well concealed by the woods, and having no reason to believe my presence was discovered, and no large number of the enemy's tents being in sight, I determined not to return at once, but to report to yourself, which I did, by directing Quartermaster Howe to repair at once to Edwards Ferry to state these facts, and to say that in my opinion I could remain until I was re-enforced.
The means of transportation between the island and the Virginia shore had been strengthened, I knew, at daybreak, by a large boat, which would convey 60 or 70 men at once, and as the boat could cross and recross every ten minutes, I had no reason to suppose there would be any difficulty in sending over 500 men in an hour, as it was known there were two large boats between the island and the Maryland shore, which would convey to the island and the Maryland shore, which would convey to the island all the troops that could be conveyed from it to the Virginia shore.
Mr. Howe left me with his instructions at about 6.30 a. m., and during his absence, at about 7 o'clock, a company of riflemen, who had probably discovered us, were reported on our right upon the road form Conrad's Ferry. I directed Captain Philbrick, Company H, to pass up over the slope and attack them, while Captain Rockwood, Company A, was ordered to proceed to the right and cut off their retreat in the direction of Conrad's Ferry, and accompany Captain Philbrick as he proceeded to execute the order. Captain Philbrick's command proceeded over the slope of the hill, and the enemy retreated down on the other side, taking the direction of a corn field in which the corn had lately been cut and stood in the shocks. The first volley was fired by them from a ditch or trench, into which they retreated. It was immediately returned by our men, and the skirmish continued hotly for some minutes. I had ordered Captain Forehand, Company G, to re-enforce Captain Philbrick but a body of rebel cavalry being reported on our left, I directed Captain Philbrick to return to the wood, lest he might be cut off from the main body of the detachment. This he did in god order.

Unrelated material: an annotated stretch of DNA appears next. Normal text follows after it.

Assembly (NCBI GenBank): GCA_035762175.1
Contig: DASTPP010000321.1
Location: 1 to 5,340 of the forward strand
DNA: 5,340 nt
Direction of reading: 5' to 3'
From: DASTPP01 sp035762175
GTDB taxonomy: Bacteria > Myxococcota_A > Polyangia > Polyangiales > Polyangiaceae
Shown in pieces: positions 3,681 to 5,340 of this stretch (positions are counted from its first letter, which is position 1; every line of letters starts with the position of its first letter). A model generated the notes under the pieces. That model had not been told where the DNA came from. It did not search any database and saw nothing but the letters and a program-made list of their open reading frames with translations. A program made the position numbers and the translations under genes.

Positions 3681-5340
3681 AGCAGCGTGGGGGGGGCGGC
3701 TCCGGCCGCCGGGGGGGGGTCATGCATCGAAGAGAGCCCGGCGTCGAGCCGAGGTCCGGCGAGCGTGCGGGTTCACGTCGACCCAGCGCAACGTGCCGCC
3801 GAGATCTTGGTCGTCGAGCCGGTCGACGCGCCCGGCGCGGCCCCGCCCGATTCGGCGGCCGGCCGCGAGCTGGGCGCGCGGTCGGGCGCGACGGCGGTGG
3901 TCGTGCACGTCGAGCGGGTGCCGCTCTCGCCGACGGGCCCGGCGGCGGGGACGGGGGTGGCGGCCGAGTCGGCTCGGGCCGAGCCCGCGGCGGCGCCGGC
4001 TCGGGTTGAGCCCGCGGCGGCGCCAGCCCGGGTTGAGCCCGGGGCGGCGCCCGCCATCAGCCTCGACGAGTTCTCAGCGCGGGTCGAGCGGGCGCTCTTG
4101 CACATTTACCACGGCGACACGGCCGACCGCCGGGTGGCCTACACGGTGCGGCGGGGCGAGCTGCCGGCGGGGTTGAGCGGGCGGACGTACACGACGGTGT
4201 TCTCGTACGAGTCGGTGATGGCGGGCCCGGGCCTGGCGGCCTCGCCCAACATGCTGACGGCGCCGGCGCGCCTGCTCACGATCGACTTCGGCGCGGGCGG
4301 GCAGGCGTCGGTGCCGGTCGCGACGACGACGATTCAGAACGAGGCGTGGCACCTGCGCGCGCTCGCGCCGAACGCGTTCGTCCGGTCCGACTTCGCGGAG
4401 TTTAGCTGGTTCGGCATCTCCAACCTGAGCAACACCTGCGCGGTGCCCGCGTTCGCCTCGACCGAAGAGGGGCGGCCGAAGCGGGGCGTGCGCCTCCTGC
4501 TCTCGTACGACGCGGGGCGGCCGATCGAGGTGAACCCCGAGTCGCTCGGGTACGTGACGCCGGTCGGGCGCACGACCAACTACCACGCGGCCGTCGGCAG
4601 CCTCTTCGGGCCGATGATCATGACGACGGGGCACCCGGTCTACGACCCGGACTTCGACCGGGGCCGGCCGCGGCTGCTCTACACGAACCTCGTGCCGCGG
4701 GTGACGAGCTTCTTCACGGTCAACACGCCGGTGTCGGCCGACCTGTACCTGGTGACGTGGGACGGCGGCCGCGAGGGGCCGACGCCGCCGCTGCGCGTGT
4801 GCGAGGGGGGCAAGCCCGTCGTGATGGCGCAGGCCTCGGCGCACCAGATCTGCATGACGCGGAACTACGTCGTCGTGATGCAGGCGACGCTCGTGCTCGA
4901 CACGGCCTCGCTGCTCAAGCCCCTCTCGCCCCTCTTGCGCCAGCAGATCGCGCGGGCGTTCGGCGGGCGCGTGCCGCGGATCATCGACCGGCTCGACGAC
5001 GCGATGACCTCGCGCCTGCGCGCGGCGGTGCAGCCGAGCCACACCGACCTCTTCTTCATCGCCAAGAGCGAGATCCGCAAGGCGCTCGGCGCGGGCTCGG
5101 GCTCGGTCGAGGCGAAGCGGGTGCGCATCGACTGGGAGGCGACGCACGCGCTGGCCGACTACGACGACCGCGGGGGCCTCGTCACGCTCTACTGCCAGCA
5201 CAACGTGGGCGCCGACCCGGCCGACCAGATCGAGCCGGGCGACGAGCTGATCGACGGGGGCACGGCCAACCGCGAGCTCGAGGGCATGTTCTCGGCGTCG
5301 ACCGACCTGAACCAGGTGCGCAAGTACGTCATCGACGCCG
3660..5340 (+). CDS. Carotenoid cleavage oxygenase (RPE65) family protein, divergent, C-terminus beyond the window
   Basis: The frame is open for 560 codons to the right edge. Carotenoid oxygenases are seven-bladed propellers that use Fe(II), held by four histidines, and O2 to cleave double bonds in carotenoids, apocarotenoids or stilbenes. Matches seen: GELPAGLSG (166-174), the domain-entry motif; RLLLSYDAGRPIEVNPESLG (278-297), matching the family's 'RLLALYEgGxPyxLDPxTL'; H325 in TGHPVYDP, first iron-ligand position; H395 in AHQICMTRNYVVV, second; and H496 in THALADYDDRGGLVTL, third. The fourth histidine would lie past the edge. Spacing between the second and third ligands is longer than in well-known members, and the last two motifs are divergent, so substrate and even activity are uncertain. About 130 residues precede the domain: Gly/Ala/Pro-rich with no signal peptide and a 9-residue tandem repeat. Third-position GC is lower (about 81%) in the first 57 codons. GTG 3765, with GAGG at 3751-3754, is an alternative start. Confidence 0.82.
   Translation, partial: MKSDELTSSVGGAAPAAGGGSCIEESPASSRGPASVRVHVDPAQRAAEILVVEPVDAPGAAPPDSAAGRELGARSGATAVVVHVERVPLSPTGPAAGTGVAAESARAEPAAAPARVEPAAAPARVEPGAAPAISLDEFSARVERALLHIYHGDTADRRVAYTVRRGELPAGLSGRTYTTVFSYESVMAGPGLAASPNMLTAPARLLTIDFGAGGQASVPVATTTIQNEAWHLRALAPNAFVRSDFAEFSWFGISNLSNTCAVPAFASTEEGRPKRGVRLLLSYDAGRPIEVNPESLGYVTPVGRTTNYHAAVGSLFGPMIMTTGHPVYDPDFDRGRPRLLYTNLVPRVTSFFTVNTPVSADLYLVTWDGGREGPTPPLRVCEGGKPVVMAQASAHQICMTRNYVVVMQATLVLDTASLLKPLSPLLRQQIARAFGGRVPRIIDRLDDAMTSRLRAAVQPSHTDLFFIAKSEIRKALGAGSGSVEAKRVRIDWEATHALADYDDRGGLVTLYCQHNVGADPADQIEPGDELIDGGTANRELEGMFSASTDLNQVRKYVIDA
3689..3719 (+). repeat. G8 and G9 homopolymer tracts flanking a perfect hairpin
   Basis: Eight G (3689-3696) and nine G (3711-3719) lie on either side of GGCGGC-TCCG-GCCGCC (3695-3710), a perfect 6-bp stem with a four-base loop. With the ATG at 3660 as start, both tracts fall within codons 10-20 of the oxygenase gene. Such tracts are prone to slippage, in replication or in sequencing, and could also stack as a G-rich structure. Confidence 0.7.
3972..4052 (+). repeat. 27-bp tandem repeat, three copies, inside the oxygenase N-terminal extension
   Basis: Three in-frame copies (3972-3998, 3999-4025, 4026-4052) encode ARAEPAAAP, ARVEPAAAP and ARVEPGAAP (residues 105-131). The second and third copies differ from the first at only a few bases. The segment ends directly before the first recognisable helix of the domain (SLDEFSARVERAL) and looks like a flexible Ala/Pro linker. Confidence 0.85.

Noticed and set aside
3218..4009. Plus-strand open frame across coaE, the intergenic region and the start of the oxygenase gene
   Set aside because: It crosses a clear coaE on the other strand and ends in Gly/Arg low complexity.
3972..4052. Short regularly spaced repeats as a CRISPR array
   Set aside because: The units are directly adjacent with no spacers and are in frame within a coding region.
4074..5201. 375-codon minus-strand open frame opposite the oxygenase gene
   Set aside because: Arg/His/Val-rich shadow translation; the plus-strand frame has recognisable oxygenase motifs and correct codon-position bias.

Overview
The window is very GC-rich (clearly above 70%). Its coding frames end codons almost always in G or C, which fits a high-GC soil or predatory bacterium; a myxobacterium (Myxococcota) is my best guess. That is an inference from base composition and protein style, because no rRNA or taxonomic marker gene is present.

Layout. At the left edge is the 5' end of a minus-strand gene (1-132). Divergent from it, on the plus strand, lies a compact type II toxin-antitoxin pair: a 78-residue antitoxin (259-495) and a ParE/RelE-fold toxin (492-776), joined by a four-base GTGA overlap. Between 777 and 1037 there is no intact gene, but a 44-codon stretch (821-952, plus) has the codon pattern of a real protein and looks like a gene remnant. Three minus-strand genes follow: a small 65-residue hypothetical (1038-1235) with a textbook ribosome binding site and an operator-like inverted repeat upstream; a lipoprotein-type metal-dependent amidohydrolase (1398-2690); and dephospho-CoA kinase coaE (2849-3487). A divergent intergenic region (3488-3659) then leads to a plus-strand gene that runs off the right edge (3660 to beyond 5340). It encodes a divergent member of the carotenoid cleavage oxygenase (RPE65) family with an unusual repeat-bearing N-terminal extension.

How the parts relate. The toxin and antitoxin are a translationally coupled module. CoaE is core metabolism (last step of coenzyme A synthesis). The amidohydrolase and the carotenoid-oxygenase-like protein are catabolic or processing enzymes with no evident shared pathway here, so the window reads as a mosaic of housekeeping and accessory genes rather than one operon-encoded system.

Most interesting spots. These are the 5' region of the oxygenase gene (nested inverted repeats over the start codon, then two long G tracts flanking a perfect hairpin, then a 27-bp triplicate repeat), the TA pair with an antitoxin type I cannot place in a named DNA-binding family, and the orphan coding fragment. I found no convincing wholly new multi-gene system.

On returning to the wood I remained waiting for an attack for perhaps half an hour. At the end of this time, as my messenger did not return, I deemed it prudent to join Colonel Lee, which I did; but after remaining with him upon the bluff a short time, and having thoroughly scouted the woods, I returned to my first position.
I was rejoined at 8 a. m. by Quartermaster Howe, who reported to me that I was to remain where I was, and would be re-enforced, and that Lieutenant-Colonel Ward would proceed to Smart's Mill with the remainder of the regiment, that a communication should be kept up between us, and that 10 cavalry would report to me for the purpose of reconnoitering. For some reason they never appeared or reported to me, but I have since learned they came as far as the bluff. If they had reported to me, they could have rendered excellent service. I directed Quartermaster Howe to return at once and report the skirmish that had taken place, and threw out a company of skirmishers to the brow of the hill, and also to my right and left, to await the arrival of more troops.
At about 10 o'clock Quartermaster Howe returned and stated that he had reported the skirmish of the morning, and that Colonel Baker would shortly arrive with his brigade and take command. Between 9